Speaking at a media briefing on Wednesday, the firm’s chief executive, Dick Weil said that while the company was working towards a more diverse workplace across all diversity facets, it was finding the candidate pool was a major problem.
“Frankly the candidate pool is not as rich as we’d like it to be. If there was one element in this which is just acutely troubling it’s that we need a more diverse candidate pool for the jobs, and that won’t be solved overnight either,” he said.
“I get that can sound like an excuse and we don’t want to use it as one. We are accountable for making progress and we will. But if you want to know the truth, the hardest step is getting a properly diverse candidate pool.”
The asset management industry has come under increasing pressure to step up efforts to increase diversity within its workforce, especially in senior management positions. The issue has received extra prominence as UK-based financial institutions have been forced to reveal their gender pay gaps this year which have revealed a huge gulf.
Weil said his firm cared about diversity, not only because it was the right thing to do, but because it made for better business as it led to better idea generation.
He noted that while the asset manager and its competitors were well intentioned in creating a more diversified workforce there had not been enough progress.
“I can also tell you for sure when we look at our numbers we’re not that impressed with our own progress,” he said.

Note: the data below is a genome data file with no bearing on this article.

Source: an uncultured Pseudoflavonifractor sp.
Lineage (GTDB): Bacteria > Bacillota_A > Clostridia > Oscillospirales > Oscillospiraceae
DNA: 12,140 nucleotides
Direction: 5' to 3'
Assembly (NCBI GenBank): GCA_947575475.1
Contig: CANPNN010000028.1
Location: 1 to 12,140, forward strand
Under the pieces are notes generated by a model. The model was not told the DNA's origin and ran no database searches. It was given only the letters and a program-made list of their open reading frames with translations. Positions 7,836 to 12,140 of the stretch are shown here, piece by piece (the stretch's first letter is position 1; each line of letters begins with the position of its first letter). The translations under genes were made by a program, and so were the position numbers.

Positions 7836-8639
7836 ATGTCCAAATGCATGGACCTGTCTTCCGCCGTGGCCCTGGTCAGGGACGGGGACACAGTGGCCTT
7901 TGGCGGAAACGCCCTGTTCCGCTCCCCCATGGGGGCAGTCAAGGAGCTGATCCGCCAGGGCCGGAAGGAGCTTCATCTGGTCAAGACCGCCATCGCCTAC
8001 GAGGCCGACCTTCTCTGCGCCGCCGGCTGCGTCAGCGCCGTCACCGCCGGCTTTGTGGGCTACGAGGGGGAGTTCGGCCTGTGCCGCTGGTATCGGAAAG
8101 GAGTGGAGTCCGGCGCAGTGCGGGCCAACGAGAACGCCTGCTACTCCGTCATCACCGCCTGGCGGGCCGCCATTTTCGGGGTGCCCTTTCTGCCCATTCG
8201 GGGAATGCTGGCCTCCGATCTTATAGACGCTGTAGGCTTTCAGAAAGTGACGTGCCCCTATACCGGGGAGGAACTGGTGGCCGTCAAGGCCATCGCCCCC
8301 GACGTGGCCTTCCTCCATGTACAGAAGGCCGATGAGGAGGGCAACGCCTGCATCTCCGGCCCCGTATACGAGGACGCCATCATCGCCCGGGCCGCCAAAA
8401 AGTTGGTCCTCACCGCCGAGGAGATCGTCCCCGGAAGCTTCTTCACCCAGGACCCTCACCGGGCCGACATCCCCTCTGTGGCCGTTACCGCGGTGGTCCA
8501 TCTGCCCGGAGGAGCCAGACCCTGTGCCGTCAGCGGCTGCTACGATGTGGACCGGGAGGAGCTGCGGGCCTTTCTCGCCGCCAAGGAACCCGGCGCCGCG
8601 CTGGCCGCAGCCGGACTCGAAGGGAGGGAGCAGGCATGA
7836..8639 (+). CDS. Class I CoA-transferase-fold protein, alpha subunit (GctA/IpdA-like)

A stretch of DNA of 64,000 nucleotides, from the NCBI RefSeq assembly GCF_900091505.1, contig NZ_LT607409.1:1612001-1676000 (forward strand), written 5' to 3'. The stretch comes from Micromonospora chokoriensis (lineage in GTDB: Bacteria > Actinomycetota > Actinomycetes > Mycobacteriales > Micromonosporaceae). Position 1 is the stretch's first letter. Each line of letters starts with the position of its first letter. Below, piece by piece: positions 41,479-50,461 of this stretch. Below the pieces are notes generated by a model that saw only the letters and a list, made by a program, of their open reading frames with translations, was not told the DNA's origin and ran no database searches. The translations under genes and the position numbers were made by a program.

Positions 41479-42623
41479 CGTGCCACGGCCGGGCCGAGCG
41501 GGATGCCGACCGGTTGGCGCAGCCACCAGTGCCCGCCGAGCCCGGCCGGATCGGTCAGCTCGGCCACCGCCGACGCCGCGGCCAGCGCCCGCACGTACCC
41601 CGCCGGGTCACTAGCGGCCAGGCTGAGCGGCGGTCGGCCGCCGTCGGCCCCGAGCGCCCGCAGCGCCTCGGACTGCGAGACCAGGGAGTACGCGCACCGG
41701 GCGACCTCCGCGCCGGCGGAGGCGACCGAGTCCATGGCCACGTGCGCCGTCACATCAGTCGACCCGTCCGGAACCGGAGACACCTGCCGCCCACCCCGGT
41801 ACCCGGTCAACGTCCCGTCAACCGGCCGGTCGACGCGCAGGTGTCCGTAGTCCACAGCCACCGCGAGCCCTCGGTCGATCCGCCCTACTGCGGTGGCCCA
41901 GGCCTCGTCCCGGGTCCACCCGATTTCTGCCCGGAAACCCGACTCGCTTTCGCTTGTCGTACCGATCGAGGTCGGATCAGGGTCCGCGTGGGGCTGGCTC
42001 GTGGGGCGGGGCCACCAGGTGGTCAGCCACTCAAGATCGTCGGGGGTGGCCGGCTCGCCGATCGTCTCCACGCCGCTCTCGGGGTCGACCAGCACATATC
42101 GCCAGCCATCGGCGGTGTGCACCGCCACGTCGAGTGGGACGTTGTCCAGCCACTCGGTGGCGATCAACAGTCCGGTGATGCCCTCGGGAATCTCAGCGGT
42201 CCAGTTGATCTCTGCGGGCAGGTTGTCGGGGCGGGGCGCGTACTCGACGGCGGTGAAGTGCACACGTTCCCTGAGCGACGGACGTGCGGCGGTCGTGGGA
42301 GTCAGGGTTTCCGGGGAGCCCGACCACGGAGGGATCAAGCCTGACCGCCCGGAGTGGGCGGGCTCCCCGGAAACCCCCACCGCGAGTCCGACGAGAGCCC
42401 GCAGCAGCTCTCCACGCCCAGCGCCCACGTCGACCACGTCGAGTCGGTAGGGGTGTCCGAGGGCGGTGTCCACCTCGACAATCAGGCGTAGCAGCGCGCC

Weil said Janus Henderson had put in place initiatives such as “controls around the pools of candidates” to make sure the pools were more diverse, and controls around the interviewer panels to make sure they were diverse to try to prevent unconscious bias.
He said managers were also challenged on their employee decisions.
“We challenge managers and say ‘hey are you sure that’s right?’ Now we can’t go in and reframe their judgements,” he said.
“But it’s an effort to ask that question on the basis of diversity in order to say ‘hey are we sure we’ve done the right thing here? Are we confident there isn’t some sort of unconscious bias going on?’.”
The chief executive said that the firm had made progress in small areas such as pay levels but that only small steps had been made.
“I can talk to you about small differences and small steps forward and I’m afraid that’s the game we have to play – we have to make small steps forward every year,” he said.
“Our employees are holding us accountable for this effort… and they are insistent that we do this throughout the business and this is fairly helpful because that ends up being a cultural value that helps us to where we want to go.”